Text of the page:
Music and comics are very different mediums, but they share at least one thing in common: both foster legions of vocal, lifelong fans. Once a comic or graphic novel has swept a reader into its high concept intrigue, or a band left a listener spellbound with their latest album, there’s really no going back. For nearly a decade, Z2 Comics has worked to merge the twin fandoms, collaborating with musicians to produce titles that coexist with their musical work. The result: books that act as bridges between mediums.

“It was a very natural evolution,” Josh Bernstein, cofounder and president of Z2, told PW. “I feel like we were doing some variation of Z2 all our lives.”

Before venturing into comics with Z2, Bernstein was deeply involved in the music industry, from helping run Revolver magazine and heading up Hit Parader to helping book and run countless shows and festivals as a promoter. He learns, he said, by doing and quickly made sense of the business of publishing—first in magazines, and then in comics.

Editor-in-chief Rantz Hoseley, like Bernstein, carved a career path through publishing and music, finding lifelong interests and passions in both. “When I left Heavy Metal in 2019, I wasn’t interested in moving to a company that was basically just IP farming,” said editor-in-chief Rantz Hoseley. He found the real deal in Bernstein’s company—and enough shared interests to power a partnership, with each other and with the musicians they work with on comics and graphic novels. “We want to see our books living alongside their albums,” said Bernstein.

To get there, the publisher works to collaborate with musical artists in the same way that they might if they were playing on a stage together. “When I’d book a band to play a show,” Bernstein said, “I don't recall them asking, like, ‘What songs you want to hear on stage?’” So Z2 jams through the creative process, ensuring that no two books are alike. The result, Bernstein said, is a mutual respect on both sides.

Still, the creative process is different for every artist—because every artist is different. Sometimes, there's Weird Al Yankovic pitching a visual portfolio of all his songs whose music videos didn’t quite come to fruition; other times, there’s Tori Amos exploring personal connections with the past, as she did in Little Earthquakes: The Graphic Album. (That personal angle from Amos is perhaps not surprising; she and Hoseley “have been friends since 1986, before she was ever signed to a record labels,” he said. “She's my sister from another mister.”)

Regardless of differences in style or content, Z2 always aims for authenticity to create that bridge between the sound and the page. “Everything we do is official,” said Bernstein—no unauthorized biographies here. Given how often a musician’s work and life is sifted through for unauthorized biographies, tie-ins, and quick cash grabs, that stands not only as a choice, Bernstein added, but as an obligation.

“Artists have very few ways left to generate revenue,” Bernstein explained. “Basically, you can keep putting out records and tour until you die. So [our books] help them build out a universe and generate another source of revenue.”

Both the care and authenticity, Bernstein continued, are reflected in the quality of their list. Z2 has a wide-ranging backlist loaded with the names of music legends across all genres, from Elvis to Joan Jett to Pantera to Spiritbox. Late last year, the publisher announced a 12-issue limited series, The Mandrake Project, with Bruce Dickinson, the lead vocalist of Iron Maiden. If Z2’s list was a festival lineup, the entire world would be clamoring to get in the gates.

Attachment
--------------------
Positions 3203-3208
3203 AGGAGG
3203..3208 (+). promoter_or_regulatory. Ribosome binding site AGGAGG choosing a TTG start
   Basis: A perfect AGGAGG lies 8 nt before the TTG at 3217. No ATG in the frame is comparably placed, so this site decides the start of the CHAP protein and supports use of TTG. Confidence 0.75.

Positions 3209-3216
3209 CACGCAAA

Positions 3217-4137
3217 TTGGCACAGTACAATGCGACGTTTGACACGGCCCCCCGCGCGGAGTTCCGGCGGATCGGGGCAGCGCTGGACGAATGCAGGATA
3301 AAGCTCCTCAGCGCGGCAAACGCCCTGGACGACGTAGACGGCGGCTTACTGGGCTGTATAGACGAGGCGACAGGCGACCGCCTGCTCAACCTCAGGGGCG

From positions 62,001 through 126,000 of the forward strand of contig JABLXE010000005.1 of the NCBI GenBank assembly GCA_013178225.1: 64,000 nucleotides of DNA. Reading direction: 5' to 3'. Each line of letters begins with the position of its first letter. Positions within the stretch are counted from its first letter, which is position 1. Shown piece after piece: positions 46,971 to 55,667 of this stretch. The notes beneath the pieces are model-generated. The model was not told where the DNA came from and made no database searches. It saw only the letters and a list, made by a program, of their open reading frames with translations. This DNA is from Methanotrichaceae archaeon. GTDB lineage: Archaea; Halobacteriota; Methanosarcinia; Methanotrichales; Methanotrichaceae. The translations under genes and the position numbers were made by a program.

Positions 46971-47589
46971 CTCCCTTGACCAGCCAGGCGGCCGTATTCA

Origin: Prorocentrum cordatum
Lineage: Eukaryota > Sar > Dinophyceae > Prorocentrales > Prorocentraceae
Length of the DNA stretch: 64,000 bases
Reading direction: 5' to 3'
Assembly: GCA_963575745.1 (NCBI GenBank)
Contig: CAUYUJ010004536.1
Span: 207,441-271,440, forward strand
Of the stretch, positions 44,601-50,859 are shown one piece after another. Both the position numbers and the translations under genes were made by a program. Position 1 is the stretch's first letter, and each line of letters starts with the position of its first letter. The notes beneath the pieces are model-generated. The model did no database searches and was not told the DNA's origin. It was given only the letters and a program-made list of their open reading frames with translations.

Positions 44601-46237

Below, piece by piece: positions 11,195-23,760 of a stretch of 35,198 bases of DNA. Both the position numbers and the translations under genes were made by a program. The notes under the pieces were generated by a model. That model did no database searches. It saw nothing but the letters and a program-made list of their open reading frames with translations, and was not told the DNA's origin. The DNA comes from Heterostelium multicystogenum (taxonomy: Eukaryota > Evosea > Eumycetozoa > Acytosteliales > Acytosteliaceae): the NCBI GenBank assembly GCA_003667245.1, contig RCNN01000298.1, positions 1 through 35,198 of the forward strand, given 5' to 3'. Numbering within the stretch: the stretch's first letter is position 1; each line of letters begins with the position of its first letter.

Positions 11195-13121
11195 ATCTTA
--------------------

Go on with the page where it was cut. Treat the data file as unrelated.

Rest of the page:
“It was supposed to be a dinner meeting,” Hoseley said of Z2’s first meeting with Dickinson. “But it went from ‘short dinner’ to a four-hour meeting to closing down the restaurant.” Dickinson had more than an idea, Hoseley said: he had an entire universe, defined and readymade. All he needed was the right collaborators to help make it a reality.

“Josh called me up and told me I needed to fly out to New York; our meeting started at 10AM and we were there, in Dickinson’s hotel room, until 7:30PM, no breaks. Bruce told us the story, the characters, the themes, and the motivations behind this massive epic for hours, and there was never a moment when we even noticed or had to leave. It was like regressing to childhood and having the greatest storyteller tell you his tale.”

In addition to Dickinson’s forthcoming series, Z2 Comics has collaborations in the works with All Time Low, Cypress Hill, Jack White of the White Stripes, and more. In addition, Bernstein and Hoseley said, they're working on producing a book on the life of Lemmy Kilmister of Motörhead. But as lifelong fans themselves, Z2 Comics is always thinking ahead, dreaming about the what-ifs: “God, I’d love to do something with the Beastie Boys,” Bernstein said.

Hoseley has his own dream projects. “I’ve wanted to do a Sisters of Mercy book for years, and maybe someday it’ll happen.” Another big fish: Canadian electro-industrial band Skinny Puppy. “I’ve seen them so many times,” he glowed, before his inner editor-in-chief kicked in: “You have to at least be a little analytical about when it makes sense, and not just get excited because you love the band.”

At the same time, Bernstein said, making comics about, and with, musicians really is all about, and for, the fans. “We’re always making the best versions of the products that we want for ourselves as fans, and the fact that other people will like this stuff and have enjoyed it is incredible,” he said.

“We love comics, and there's nothing better than having someone come up to you after reading a comic that you've put together,” Hoseley added. “That's the greatest feeling in the world.”